“Common Sense is Not so Common” – Voltaire
Investors started 2013 visibly exuberant with US politicians’ last minute crafting of a tax compromise a day after the U.S. technically went over the “Fiscal Cliff”. Equity markets reversed their late December weakness and rallied hard. After the S&P 500 lost 2% in the second half of December 2012, it rose 2.5% on January 2, 2013 to 1462. Characteristically, Congress claimed “victory” in “reducing” taxes (after they let them rise). You just can’t make this stuff up. Negotiations now turn to the unfinished business of expense reductions and expanding the debt ceiling a couple of months from now.
Impressively, in an environment of slowing global economic growth, stubbornly high U.S. unemployment, and a European recession, stock markets fared well in 2012: the S&P 500 rose 16% (with dividends), and most global stock markets rose 10% or more. The notable exceptions were Spain and Japan, down in U.S. Dollar terms for the year.
Bonds rallied again – the U.S. 10 year note’s yield dropped to 1.75% from 2.0%, at year-end 2012 and 2011, respectively. All major global benchmark 10 year notes shed yield in 2012 save Spain’s – it rose 21 basis points to 5.20% – but well off its high. 2012’s stock market volatility, as measured by the VIX, was relatively muted YOY averaging 18% vs. the prior two years’ 23%. Stock market valuations continue to appear reasonable with current P/Es (Price/Earnings) at 14.2 times (x) 2012 estimated earnings and just over 12×1  2013’s forward estimates. Dividend yields of 2.2% easily surpass the 1.9% yield of the ten year U.S. Treasury note (both as of 1/3/2013). Higher dividend yields are available in foreign stocks (3-5%) but visibility in earnings is inferior. The “FED Model” that compares the stock market’s yield (what we would earn on the S&P 500 if all firms therein paid all of their earnings in dividends) with the ten year Treasury bond shows one argument as to why stocks are attractive vs. bonds.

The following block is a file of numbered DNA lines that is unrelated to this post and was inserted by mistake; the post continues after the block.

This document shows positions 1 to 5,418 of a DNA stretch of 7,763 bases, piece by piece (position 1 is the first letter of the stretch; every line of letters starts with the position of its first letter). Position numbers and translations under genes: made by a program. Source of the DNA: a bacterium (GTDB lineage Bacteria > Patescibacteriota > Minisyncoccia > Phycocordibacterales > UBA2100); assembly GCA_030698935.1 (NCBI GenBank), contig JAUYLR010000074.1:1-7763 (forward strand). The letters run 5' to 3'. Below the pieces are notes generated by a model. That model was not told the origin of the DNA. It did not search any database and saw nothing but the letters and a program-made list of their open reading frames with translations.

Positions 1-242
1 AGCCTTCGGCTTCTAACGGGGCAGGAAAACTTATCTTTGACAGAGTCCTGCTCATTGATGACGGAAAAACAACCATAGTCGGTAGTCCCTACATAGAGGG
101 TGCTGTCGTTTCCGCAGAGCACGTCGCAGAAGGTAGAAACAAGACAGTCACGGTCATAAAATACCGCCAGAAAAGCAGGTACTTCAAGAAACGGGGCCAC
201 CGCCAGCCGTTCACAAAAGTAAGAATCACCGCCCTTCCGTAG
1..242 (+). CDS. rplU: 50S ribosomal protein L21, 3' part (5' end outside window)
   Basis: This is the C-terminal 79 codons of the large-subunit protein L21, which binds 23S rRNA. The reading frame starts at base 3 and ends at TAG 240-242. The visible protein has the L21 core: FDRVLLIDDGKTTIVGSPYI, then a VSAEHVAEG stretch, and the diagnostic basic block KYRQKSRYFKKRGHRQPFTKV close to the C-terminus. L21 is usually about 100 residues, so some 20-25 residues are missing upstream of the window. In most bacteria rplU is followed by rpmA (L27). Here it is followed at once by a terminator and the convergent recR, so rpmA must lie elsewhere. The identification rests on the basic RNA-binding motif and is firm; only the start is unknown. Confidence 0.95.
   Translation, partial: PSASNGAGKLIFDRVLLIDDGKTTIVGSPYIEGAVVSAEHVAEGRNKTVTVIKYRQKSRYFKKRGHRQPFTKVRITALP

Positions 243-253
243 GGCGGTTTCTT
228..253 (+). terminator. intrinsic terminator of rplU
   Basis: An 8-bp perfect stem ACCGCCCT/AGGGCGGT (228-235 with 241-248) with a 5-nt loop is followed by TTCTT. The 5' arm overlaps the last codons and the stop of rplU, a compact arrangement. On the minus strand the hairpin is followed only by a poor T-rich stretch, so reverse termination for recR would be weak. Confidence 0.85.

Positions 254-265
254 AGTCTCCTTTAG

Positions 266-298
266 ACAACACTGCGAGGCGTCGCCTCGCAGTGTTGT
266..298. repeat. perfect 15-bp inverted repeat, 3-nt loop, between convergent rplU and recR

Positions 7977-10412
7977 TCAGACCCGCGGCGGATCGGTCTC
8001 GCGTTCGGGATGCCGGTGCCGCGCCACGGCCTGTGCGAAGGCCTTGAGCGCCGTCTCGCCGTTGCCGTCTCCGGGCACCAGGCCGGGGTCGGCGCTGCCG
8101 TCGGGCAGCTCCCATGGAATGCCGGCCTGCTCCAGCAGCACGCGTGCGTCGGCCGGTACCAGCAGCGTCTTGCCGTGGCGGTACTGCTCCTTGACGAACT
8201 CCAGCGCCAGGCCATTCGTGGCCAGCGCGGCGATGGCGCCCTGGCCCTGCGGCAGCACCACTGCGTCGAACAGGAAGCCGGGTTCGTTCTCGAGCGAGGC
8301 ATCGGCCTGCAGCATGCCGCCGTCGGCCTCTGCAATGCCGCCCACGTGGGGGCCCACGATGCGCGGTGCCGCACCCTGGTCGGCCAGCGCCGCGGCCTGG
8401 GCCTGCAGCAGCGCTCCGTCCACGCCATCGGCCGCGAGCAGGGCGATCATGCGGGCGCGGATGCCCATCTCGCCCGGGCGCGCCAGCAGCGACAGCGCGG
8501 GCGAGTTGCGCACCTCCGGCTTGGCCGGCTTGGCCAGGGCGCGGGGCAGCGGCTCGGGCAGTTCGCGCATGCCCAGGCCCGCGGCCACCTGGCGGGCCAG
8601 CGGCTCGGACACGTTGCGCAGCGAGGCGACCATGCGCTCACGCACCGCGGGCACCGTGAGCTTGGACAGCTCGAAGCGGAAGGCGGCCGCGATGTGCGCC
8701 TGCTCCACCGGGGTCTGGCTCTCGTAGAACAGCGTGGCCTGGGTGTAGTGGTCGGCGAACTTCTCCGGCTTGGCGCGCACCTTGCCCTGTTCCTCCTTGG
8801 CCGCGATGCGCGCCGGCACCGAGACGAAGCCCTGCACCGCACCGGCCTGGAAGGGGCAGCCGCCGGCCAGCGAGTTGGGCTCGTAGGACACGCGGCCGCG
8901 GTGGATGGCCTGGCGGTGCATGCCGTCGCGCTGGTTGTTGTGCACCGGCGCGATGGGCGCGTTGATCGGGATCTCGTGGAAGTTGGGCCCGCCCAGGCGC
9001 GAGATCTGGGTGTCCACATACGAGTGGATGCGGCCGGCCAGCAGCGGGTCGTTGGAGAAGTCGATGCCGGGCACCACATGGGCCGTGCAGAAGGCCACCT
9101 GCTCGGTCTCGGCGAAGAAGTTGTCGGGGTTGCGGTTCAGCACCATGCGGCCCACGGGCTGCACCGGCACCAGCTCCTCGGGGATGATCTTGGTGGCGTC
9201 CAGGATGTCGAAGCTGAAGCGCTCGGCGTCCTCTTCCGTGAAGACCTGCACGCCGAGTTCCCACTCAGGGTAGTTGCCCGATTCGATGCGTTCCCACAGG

The 1/2/2013 2.5% rally altered the S&P 500 Price/Earnings multiples to 14.9x and 14.1x estimated 2012 and 2013 earnings, respectively.
Figure 1: S&P 500 Index Earnings/Price and the U.S. Ten Year Bond Yield
We anticipate modestly higher economic growth in 2013. Bonds are unlikely to match 2012 returns given their low current yields. Rates will likely be higher a year from now, but not meaningfully unless employment growth rebounds. Stocks remain reasonably priced but it will require multiple expansion to deliver double digit stock market returns in 2013. Continued European uncertainties and weaker
global economies continue to point us to a US bias.
Taxes Bush-era tax cuts expired at year-end 2012 before Congress acted on the evening of January 1, 2013 to reinstate most tax rates, increase others, end some temporary tax accommodations and extend others.
Table 1: The American Tax Relief Act of 2012
TATRA (preliminary and subject to change) 
|Bush-era tax cuts expire||
|tax rates||10%, 25%, 28%, 33%||Extended|
|Top ordinary income tax rate||35.0%||39.6% $400k individuals,$450k filing jointly|
|Capital gains and Dividends tax rate||0% < 25% tax bracket;15.0% for all others||0% < 25% tax bracket; 15% for those earning <$400,$450k20% for those earning >$400,$450k|
|Payroll tax/employee||4.2% on earnings up to $110,100||6.2% earnings up to $113,700|
|AMT (alternative minimum tax)||Lacked inflation adjustment||Permanent inflation adjustment|
|Estate & gift taxes||35.0%||40.0%|
|Estate & gift tax exempted||$5mm||$5mm |
|Itemized deductions limitations||“Pease” limitations on itemized deductions were exempt 2010-‘12||Those earning >$250-300k lose up to 80% of deductions|
 Source: RWM, Treasury Dept., WSJ 1/2/2013.
 Plus 3.8% on passive income above $250k
 Expiration of 2% payroll tax cut.
 indexed for inflation
The Tax Policy Center estimates that the average tax increases will be as follows:
Table 2: Estimated average tax increase (includes expiring payroll tax cut)
|Income level||Avg. Est. Tax Increase|
|More than $1 million||$170,341|
While increased taxes imply lower disposable income that can dampen spending, the end to tax uncertainty bodes well for consumer and business confidence.
Regardless of what politicians call it, this marks the first substantive tax increase since 1993. It is critical that the next step of bi-partisan negotiations on entitlements, debt ceiling, and other expense cuts also be material, long term, and timely. Our country cannot afford to continue increasing government expenses: doing so would seriously hinder our country’s future global competitiveness.
Common sense may not be so common. Let’s hope that our political representatives in Washington, D.C. prudently apply some to our government’s fiscal situation in 2013 without undo melodrama.
Thank you for allowing us to share our uncommon common sense with you. We appreciate your partnership, trust, and business. Happy New Year!
Andrew M. Aran, CFA
Mark D. Reitsma, CFP®, CMFC
Timothy G. Parker, CFA